Some car owners sell their vehicles privately while they still owe money on the loan. However, any car that is sold while money is owed will have a title that lists the lender as a lienholder. The loan will have to be paid off in full before the title can be transferred to the buyer.
What the Lien Represents
A lien on the certificate of title gives the lender a security interest in the vehicle that prevents the car from being sold before the total loan balance -- including principal, interest and applicable fees -- has been satisfied. The lender notifies the DMV in the state where the car is registered of the lien as an added measure of security. If the seller is not going to pay off the loan before selling the car, the buyer can take steps to satisfy the lien, buy the car, and take possession of the title.
Make the Purchase at the Lien Holder's Office
If the loan was originated by a large bank or a local credit union, consider going to the nearest office to make the purchase. By doing so, you can take part of the money being used to purchase the car to pay off the lien, and give the rest to the seller. With the loan satisfied, the lender can release the lien and provide the documentation to transfer the title.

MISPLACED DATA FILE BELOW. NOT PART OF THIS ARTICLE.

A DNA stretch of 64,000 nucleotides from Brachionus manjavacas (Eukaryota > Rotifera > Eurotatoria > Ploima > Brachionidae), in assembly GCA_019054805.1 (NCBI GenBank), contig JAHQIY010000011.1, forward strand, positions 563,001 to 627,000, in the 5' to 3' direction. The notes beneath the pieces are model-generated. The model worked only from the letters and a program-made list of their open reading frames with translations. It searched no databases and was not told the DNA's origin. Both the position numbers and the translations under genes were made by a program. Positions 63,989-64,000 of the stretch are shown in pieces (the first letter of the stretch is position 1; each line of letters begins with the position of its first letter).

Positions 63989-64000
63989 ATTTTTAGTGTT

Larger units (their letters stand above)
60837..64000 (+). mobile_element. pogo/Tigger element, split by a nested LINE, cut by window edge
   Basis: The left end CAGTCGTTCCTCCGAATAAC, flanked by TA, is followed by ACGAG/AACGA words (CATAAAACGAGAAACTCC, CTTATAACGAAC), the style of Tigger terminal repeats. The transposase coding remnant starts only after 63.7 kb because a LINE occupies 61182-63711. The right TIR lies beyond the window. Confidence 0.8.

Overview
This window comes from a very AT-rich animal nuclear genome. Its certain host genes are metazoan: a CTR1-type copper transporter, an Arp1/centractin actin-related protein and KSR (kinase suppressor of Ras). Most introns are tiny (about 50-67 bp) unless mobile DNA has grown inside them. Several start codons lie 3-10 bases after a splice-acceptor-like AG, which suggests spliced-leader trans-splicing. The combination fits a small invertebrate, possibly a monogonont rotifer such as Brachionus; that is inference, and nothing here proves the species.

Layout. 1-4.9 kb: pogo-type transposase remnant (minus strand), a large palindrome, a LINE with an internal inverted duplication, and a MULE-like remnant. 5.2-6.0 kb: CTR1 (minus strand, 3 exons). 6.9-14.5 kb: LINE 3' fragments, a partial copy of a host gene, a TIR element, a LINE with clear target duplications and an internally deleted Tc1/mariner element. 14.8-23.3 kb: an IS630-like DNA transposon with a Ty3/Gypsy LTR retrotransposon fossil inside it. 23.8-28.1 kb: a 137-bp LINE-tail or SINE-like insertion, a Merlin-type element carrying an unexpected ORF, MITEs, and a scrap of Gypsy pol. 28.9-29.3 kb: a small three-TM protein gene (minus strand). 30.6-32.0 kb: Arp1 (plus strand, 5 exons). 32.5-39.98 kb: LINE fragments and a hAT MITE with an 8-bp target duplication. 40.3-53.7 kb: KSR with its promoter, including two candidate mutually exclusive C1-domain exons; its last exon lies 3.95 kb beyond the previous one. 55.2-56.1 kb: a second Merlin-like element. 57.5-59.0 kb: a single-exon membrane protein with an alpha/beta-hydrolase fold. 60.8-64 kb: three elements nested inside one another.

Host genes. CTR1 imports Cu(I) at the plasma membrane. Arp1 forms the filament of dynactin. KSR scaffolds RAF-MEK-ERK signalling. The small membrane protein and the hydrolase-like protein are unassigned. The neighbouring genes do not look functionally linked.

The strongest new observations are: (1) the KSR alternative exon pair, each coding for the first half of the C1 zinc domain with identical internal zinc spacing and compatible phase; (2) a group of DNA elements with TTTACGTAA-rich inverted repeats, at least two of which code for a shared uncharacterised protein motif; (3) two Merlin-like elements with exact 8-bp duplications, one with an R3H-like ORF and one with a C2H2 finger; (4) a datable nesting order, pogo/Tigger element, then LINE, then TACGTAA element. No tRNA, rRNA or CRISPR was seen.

Mail or Wire the Balance Due to the Lender
If the lender does not have an office in the area, you can take the same approach by mailing or wiring the amount necessary to pay off the loan to the lien holder, and paying the balance to the seller. Depending on state laws, the lender will send the release of the lien and the title to you or the seller. If the paperwork is going to be sent back to the seller, the extra step of having to collect it adds a degree of risk for the buyer.
Use an Escrow Service
To mitigate the risks, you can run the transaction through an escrow service. This puts a third party between the buyer and the seller, which coordinates the payoff of the loan by the buyer, payment to the seller, and the transfer of title. Using an escrow service will add to the cost of the transaction, but provide greater assurance that both the buyer and the seller will receive what they are promised.
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